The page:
What is an Integrated Development Plan (IDP)?

An Integrated Development Plan (IDP) is a super plan for an area that gives an overall framework for development. It aims to co-ordinate the work of local and other spheres of government in a coherent plan to improve the quality of life for all the people living in an area. It should take into account the existing conditions and problems and resources available for development. The plan should look at economic and social development for the area as a whole. It must set a framework for how land should be used, what infrastructure and services are needed and how the environment should be protected. Watch the following video from Afesis-corplan

Local municipalities in South Africa use IDPs as a method to plan present and future development in their respective areas. It is an approach to planning that involves the municipality officials and residents of those municipalities to find the best solutions to achieve positive long-term development, which acknowledges residents as people who best know what they need.

The IDP has a lifespan of 5 years that is linked directly to the term of office for local councillors, but is reviewed every year to allow for necessary changes to be made. After every local government election, the new council has to decide on the future of the IDP, it can choose to adopt the existing IDP or develop a new one that takes into consideration existing plans.

IDPs are managed by the executive committee of a municipality, but this can also be assigned to the municipal manager if required. The executive committee or executive mayors of the municipality have to manage the IDP. They may assign this responsibility to the municipal manager.

In most municipalities, an IDP co-ordinator is appointed to oversee the process. The IDP co-ordinator reports directly to the municipal manager and the executive committee or the executive mayor.
The IDP has to be drawn up in consultation with forums and stakeholders. The final IDP document has to be approved by the council.

Municipalities are responsible for the co-ordination of the IDP and must draw in other stakeholders in the area who can impact on and/or benefit from development in the area, which includes government departments undertaking any project in a specific municipality, business, churches, schools, clinics and any other structure in the municipality.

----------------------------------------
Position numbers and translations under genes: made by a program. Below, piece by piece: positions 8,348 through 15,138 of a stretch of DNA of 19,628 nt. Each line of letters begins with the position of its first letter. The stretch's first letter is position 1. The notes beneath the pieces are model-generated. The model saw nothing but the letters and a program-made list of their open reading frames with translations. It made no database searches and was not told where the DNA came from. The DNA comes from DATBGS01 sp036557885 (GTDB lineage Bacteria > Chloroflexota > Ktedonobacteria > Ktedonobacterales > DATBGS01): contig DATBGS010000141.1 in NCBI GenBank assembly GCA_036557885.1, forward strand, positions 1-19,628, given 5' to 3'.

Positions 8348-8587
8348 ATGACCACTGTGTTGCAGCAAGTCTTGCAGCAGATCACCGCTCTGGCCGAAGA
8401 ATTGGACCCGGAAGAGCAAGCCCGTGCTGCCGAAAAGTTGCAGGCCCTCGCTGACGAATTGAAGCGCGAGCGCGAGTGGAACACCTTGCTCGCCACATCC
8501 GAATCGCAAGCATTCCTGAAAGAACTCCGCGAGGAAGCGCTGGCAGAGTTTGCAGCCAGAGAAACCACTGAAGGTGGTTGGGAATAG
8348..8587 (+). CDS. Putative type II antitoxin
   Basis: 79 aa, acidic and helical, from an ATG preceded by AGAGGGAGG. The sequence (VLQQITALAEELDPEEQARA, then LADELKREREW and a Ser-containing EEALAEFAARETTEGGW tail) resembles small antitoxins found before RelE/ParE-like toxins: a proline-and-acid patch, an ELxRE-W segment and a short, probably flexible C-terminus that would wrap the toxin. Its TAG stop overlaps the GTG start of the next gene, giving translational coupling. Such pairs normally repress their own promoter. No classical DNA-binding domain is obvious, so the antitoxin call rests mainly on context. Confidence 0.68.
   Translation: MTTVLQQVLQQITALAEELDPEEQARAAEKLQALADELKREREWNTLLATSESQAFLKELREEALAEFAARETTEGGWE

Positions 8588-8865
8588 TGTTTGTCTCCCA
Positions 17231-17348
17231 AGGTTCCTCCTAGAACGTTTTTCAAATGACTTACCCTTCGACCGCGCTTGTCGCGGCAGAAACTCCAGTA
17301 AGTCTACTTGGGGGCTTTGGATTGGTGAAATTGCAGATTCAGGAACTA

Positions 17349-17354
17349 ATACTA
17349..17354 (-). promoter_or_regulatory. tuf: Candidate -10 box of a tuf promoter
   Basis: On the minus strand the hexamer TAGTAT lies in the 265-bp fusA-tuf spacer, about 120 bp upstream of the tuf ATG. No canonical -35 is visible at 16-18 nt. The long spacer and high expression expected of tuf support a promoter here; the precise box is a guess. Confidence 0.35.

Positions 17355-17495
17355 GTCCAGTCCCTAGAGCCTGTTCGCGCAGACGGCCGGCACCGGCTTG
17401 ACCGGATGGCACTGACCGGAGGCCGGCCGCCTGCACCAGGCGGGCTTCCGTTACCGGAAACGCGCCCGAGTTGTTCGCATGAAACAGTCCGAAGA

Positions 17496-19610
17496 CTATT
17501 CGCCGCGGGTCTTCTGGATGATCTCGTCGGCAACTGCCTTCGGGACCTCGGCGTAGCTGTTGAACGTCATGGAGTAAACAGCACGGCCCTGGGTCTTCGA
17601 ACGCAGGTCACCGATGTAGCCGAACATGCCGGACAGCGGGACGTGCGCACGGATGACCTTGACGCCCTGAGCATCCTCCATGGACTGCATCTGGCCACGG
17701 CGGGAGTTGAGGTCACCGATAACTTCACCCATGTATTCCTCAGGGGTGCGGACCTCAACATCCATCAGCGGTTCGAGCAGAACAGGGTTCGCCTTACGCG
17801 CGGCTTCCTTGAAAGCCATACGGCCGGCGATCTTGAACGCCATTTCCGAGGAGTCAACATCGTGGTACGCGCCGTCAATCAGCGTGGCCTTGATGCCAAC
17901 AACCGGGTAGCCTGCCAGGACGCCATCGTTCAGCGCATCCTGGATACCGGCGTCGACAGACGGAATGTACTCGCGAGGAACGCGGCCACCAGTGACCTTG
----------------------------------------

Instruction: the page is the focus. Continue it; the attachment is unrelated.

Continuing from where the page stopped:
Take action on IDPs

Demand participation in the IDP process. Make it a document that reflects your community’s needs.

Have you seen the IDP for your municipality? A copy is supposed to be available to community members. Get a copy now!

  • Monitor government:
    • What are the plans in the IDP and have they been implemented?
    • Conduct an assessment of government delays – file a request for access to information (see below).
    • Find out the facts! For example, if your municipality has contracted a company to build roads or toilets, find out:
      • Who is the person responsible for the project?
      • Demand a copy of the contract or service delivery agreement
      • How much money has been spent on the project?
      • Who has received the money that has been spent?
      • What work has been completed?
      • How many people are without a particular service in your community?
      • How long have they been waiting for this service?
      • What has government done to provide them with alternatives?
    • Build support for the right to service delivery and develop an action plan to use in the following ways:
      • Ask your councillors and mayor to support the plan
      • Get the IDP committee to adopt the plan
      • Present your action plan to municipal council for endorsement
    • Nominate candidates from among those individuals who understand and support the plan and help them get elected to the ward committee or municipal council.

Questions you could ask councillors about the IDP on behalf of the community:

(Source: SALGA, Councillor Induction Programme: Handbook for Municipal Councillors, 2004, p.44

  • Does my municipality’s IDP consider all the major issues present in this community, or does it leave something out? Does it help to preserve or improve the environment?
  • Is this plan going to be implemented in a step-by-step way where responsibilities of all those implementing it are clearly stated?
  • Is the implementation going according to plan, or are there major blockages that have arisen. What can be done to resolve these?